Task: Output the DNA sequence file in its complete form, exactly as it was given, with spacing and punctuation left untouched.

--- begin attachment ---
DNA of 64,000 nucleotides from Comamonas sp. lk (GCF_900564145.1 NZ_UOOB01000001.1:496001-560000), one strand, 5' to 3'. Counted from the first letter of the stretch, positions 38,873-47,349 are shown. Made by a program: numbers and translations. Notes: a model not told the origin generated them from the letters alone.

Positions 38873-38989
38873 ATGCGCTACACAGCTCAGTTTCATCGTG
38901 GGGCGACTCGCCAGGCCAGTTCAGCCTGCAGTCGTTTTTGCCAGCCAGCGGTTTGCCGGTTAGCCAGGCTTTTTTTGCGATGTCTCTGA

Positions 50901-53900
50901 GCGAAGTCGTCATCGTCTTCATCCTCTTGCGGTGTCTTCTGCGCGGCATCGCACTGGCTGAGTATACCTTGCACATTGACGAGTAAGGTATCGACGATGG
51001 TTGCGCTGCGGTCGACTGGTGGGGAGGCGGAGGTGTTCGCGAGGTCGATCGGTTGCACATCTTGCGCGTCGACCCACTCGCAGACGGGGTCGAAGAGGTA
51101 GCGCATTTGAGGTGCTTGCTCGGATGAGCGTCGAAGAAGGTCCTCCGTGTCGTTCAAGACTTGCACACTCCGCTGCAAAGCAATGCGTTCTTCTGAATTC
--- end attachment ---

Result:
DNA of 64,000 nucleotides from Comamonas sp. lk (GCF_900564145.1 NZ_UOOB01000001.1:496001-560000), one strand, 5' to 3'. Counted from the first letter of the stretch, positions 38,873-47,349 are shown. Made by a program: numbers and translations. Notes: a model not told the origin generated them from the letters alone.

Positions 38873-38989
38873 ATGCGCTACACAGCTCAGTTTCATCGTG
38901 GGGCGACTCGCCAGGCCAGTTCAGCCTGCAGTCGTTTTTGCCAGCCAGCGGTTTGCCGGTTAGCCAGGCTTTTTTTGCGATGTCTCTGA

Positions 50901-53900
50901 GCGAAGTCGTCATCGTCTTCATCCTCTTGCGGTGTCTTCTGCGCGGCATCGCACTGGCTGAGTATACCTTGCACATTGACGAGTAAGGTATCGACGATGG
51001 TTGCGCTGCGGTCGACTGGTGGGGAGGCGGAGGTGTTCGCGAGGTCGATCGGTTGCACATCTTGCGCGTCGACCCACTCGCAGACGGGGTCGAAGAGGTA
51101 GCGCATTTGAGGTGCTTGCTCGGATGAGCGTCGAAGAAGGTCCTCCGTGTCGTTCAAGACTTGCACACTCCGCTGCAAAGCAATGCGTTCTTCTGAATTC